Defense related systems in the U.S. and around the world are aging.  With this age, electronic components are wearing out and in need of replacement. Often times OEMs for electrical components, and the printed circuit boards (PCBs) on which they are placed, no longer exist or have halted production on the parts that are now failing. In many cases, these are parts that have been reliable for decades and original designs are no longer available.  The fact is, inventories of spare parts are becoming dangerously low and the severity of this situation has been highlighted in a recent GAO report stating: “Readiness has steadily declined primarily due to the persistent demand on a fleet that has aged and decreased in size since the 1990s.”

To maintain fleet readiness in the face of stringent validation and certification requirements, it is often cost-effective to re-engineer these parts. Current re-engineering technologies are primarily destructive, meaning at least one PCB must be destroyed to obtain the required designs.  Many times, the user is reluctant to destroy a PCB, especially if it is the last one in existence.

Precise “Form, Fit and Function” is required so newly fabricated PCB’s will “handshake” or integrate properly with existing systems to avoid costly environmental or functional testing. Replacement parts that are not identical in all ways to the original parts must be treated as a new design, which is a very expensive and time-consuming proposition.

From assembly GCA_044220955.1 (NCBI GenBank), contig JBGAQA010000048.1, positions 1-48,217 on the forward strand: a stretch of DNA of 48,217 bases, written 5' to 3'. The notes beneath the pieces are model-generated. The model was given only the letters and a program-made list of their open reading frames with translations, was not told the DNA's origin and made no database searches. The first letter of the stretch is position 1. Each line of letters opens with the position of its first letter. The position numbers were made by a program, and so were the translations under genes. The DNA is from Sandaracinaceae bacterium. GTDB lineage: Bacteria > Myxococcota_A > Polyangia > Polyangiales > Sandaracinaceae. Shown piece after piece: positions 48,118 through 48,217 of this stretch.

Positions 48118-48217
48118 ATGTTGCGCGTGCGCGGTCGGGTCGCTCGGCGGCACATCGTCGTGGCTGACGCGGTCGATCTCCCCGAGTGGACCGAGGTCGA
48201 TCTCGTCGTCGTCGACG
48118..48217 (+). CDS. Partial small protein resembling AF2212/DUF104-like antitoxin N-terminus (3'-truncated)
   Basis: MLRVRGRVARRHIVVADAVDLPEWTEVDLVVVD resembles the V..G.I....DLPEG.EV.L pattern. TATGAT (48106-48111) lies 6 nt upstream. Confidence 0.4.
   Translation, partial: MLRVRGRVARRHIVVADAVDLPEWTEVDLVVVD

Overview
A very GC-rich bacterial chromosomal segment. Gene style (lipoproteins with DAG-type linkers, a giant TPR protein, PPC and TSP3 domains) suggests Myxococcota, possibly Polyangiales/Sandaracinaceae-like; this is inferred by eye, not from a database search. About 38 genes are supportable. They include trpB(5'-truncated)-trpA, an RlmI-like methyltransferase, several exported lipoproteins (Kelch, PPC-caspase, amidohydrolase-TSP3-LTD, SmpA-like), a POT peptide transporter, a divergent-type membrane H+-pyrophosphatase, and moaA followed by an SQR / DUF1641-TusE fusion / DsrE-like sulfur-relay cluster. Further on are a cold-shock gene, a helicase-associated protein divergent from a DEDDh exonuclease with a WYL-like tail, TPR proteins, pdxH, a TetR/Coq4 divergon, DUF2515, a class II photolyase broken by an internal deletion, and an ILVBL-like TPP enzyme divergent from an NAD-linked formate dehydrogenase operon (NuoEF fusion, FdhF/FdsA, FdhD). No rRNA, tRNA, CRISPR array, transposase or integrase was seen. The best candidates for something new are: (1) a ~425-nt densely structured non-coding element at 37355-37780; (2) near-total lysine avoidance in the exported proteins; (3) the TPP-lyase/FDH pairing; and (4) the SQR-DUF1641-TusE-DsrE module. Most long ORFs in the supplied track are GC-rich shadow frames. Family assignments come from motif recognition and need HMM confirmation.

A technology solution which enables reverse engineering in a more robust, automated way will save the defense industry millions of dollars each year and directly address declining fleet readiness levels. A joint SBIR project between ScanCAD International and Tetrahive Technologies has been awarded and is underway to develop a robust non-destructive solution. This project will effectively meld and improve two existing technologies, X-Ray tomography (XRT) and optical image-based PCB re-engineering (PCB RE), to solve this crucial problem and yield a more robust and efficient XRT-based PCB RE framework. The research and development conducted as part of this project will yield immediate cost benefits U.S. defense organizations responsible for maintaining large fleets with electronic systems by reducing the cost, time, and manual effort involved in re-engineering legacy components and reducing the need to destroy PCBs in the process.

Critical project elements that are required for precise Form, Fit and Function include overcoming XRT specific challenges such as beam hardening and dimensional fidelity. New technologies must be developed to provide advanced volumetric data processing, non-planar layer slicing, and automated 3D to 2D data conversion.  Advancements in these areas will be shared along with related data and images.

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